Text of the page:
The Life Cycle of the Cat Flea
Control and Eliminate Fleas by Understanding the Life Cycle
The flea life cycle is complex and often difficult to stop once an infestation occurs. Fleas are tiny black and brown parasites, insects that survive by feeding on the blood of your precious dogs and cats. The most common type of flea found on your beloved pet is the cat flea. Tiny salt and pepper grains in the fur of your animal indicate that your pet has fleas. These grains are fecal material, or dried blood, of the cat flea. To control and ultimately eliminate fleas, you must understand the flea life cycle.
In order to reproduce and flourish, fleas need a warm and humid environment. The higher the temperature and humidity, the more efficient these parasites procreate. Fleas tend to increase in population in the late Spring and early Summer months. However, fleas can live year round. Fleas living in your home can go through the entire life cycle in approximately 18 days.
Fleas mate on the skin of your dog or cat. A female flea can lay up to 2,000 eggs in her short life span or 20 to 50 eggs per day. The eggs are typically white, oval and barely visible to the human eye, often measuring approximately 1/32 of an inch long. The eggs fall off the skin of your animal and incubate in your clothes, sheets, carpet, furniture and cracks. In only a couple of days, the eggs can hatch and become larvae.
Flea larvae are slightly bigger than the flea eggs, and the larvae thrive and maturate quicker in more humid environments. The larvae resemble worms, as they are hairy and long, and have a brown head. These larvae feed on debris, such as dust, skin cells, dirt and especially dried blood. The larvae go through three stages in which they grow larger. During this time, the larvae crawl and eat for eight to 15 days and move onto the next phase of the flea life cycle.
The next step in the flea life cycle is the pupal stage. Shortly after debris feeding, the flea larvae spin a cocoon and go into a pupal stage. When the environment is between 65 to 80 degrees Fahrenheit and composed of 70 percent humidity, adult fleas begin popping up in two to three weeks. Or, it is possible for the fleas to remain in pupal stage for several months if the environment is not conducive.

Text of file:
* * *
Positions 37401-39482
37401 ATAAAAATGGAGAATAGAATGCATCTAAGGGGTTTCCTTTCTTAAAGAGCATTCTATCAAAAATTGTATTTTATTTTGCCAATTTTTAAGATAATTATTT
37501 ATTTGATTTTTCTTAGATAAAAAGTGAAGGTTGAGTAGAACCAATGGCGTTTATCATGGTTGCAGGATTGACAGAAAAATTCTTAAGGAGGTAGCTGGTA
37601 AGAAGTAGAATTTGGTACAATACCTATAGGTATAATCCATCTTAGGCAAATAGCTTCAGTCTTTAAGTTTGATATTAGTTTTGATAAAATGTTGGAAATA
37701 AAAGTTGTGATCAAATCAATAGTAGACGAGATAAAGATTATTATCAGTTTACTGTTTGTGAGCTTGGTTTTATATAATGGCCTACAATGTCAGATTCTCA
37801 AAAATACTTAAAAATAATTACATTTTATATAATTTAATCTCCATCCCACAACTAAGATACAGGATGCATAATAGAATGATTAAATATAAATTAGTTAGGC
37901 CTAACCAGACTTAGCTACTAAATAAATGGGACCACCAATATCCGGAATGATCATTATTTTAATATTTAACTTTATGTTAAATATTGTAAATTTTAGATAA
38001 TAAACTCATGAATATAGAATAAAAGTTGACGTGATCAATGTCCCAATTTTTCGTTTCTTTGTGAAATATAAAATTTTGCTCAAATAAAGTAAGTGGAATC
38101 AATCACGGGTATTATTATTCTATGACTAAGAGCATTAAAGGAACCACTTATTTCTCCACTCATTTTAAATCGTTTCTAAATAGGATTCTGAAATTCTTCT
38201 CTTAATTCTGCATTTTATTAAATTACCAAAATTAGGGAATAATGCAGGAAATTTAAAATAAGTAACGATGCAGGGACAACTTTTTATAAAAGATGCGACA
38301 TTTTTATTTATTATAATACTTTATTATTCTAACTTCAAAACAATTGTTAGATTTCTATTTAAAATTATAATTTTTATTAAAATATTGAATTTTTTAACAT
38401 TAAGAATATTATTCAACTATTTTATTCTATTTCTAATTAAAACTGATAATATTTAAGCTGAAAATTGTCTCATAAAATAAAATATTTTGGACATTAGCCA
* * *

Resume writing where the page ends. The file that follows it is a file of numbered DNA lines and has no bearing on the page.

Once the fleas hatch, they begin searching for a host – your dog or cat. Shockingly, if a host is not found right away, fleas can live up to four to 12 months without a single meal. At any given time, only one percent of the flea population is made up of adult fleas. The other 99 percent of fleas are invisible eggs or are in the larvae and pupal stages. Thus, to control fleas on your dog or cat, it is paramount that you not only destroy the adult fleas, but the incubating fleas in your carpet, bedding, clothes and cracks.
The average flea lifespan is approximately 35 days. However, if you fail to groom your pets, the flea can live up to 50 days.
Adult Fleas. The best form of treatment for killing adult fleas on your dog is dipping them twice a week for four to six weeks or until no noticeable fleas are present. The best dipping solutions provide a knock-down effect, meaning that these provide a residual insecticide effect while repelling new fleas and contain low toxicity. Acceptable flea dips include Adams Flea-Off Dip, Dermaton and Kem Dip. After your dog‘s or cat’s last dip, place a flea collar around their neck and use it according to the manufacturer’s guidelines.
Larvae and Pupal Fleas. To kill fleas in the larvae and pupal stages, you will need to spray your home or animal habitat. Otherwise, the fleas will continue to procreate. Good insecticides or foggers for killing the flea cycle include methoprene. Methoprene is a relatively new, low toxic and highly effective chemical found in some flea sprays and foggers. Siphotrol Premises Spray and Siphotrol Plus II fogger contain methoprene to help get rid of the early-stage fleas. For outside usage, Vet-Kem Yard and Kennel Spray will kill the flea life cycle.